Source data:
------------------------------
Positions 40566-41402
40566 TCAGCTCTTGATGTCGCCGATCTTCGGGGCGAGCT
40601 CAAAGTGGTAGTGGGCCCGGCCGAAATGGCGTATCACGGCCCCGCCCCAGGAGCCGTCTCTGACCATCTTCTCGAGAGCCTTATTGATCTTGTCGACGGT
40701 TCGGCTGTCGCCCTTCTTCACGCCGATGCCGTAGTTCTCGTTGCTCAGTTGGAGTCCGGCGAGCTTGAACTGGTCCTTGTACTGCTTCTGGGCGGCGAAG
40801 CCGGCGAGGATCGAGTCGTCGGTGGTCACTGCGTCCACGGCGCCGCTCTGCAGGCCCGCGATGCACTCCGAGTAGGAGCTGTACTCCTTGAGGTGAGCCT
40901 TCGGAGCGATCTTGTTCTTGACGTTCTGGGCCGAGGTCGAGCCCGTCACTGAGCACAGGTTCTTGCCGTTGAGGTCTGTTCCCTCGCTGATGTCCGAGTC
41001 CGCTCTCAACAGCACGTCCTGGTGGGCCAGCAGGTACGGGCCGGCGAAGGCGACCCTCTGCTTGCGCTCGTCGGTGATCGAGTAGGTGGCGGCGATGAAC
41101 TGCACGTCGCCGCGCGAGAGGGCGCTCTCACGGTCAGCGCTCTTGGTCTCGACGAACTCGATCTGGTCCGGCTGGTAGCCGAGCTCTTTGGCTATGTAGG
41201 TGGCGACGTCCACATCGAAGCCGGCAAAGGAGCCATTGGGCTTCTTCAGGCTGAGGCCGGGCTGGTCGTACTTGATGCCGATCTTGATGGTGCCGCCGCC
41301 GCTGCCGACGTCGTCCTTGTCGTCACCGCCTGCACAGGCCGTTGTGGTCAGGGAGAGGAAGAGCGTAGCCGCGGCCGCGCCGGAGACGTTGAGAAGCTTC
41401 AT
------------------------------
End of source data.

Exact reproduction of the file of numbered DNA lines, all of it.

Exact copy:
Positions 40566-41402
40566 TCAGCTCTTGATGTCGCCGATCTTCGGGGCGAGCT
40601 CAAAGTGGTAGTGGGCCCGGCCGAAATGGCGTATCACGGCCCCGCCCCAGGAGCCGTCTCTGACCATCTTCTCGAGAGCCTTATTGATCTTGTCGACGGT
40701 TCGGCTGTCGCCCTTCTTCACGCCGATGCCGTAGTTCTCGTTGCTCAGTTGGAGTCCGGCGAGCTTGAACTGGTCCTTGTACTGCTTCTGGGCGGCGAAG
40801 CCGGCGAGGATCGAGTCGTCGGTGGTCACTGCGTCCACGGCGCCGCTCTGCAGGCCCGCGATGCACTCCGAGTAGGAGCTGTACTCCTTGAGGTGAGCCT
40901 TCGGAGCGATCTTGTTCTTGACGTTCTGGGCCGAGGTCGAGCCCGTCACTGAGCACAGGTTCTTGCCGTTGAGGTCTGTTCCCTCGCTGATGTCCGAGTC
41001 CGCTCTCAACAGCACGTCCTGGTGGGCCAGCAGGTACGGGCCGGCGAAGGCGACCCTCTGCTTGCGCTCGTCGGTGATCGAGTAGGTGGCGGCGATGAAC
41101 TGCACGTCGCCGCGCGAGAGGGCGCTCTCACGGTCAGCGCTCTTGGTCTCGACGAACTCGATCTGGTCCGGCTGGTAGCCGAGCTCTTTGGCTATGTAGG
41201 TGGCGACGTCCACATCGAAGCCGGCAAAGGAGCCATTGGGCTTCTTCAGGCTGAGGCCGGGCTGGTCGTACTTGATGCCGATCTTGATGGTGCCGCCGCC
41301 GCTGCCGACGTCGTCCTTGTCGTCACCGCCTGCACAGGCCGTTGTGGTCAGGGAGAGGAAGAGCGTAGCCGCGGCCGCGCCGGAGACGTTGAGAAGCTTC
41401 AT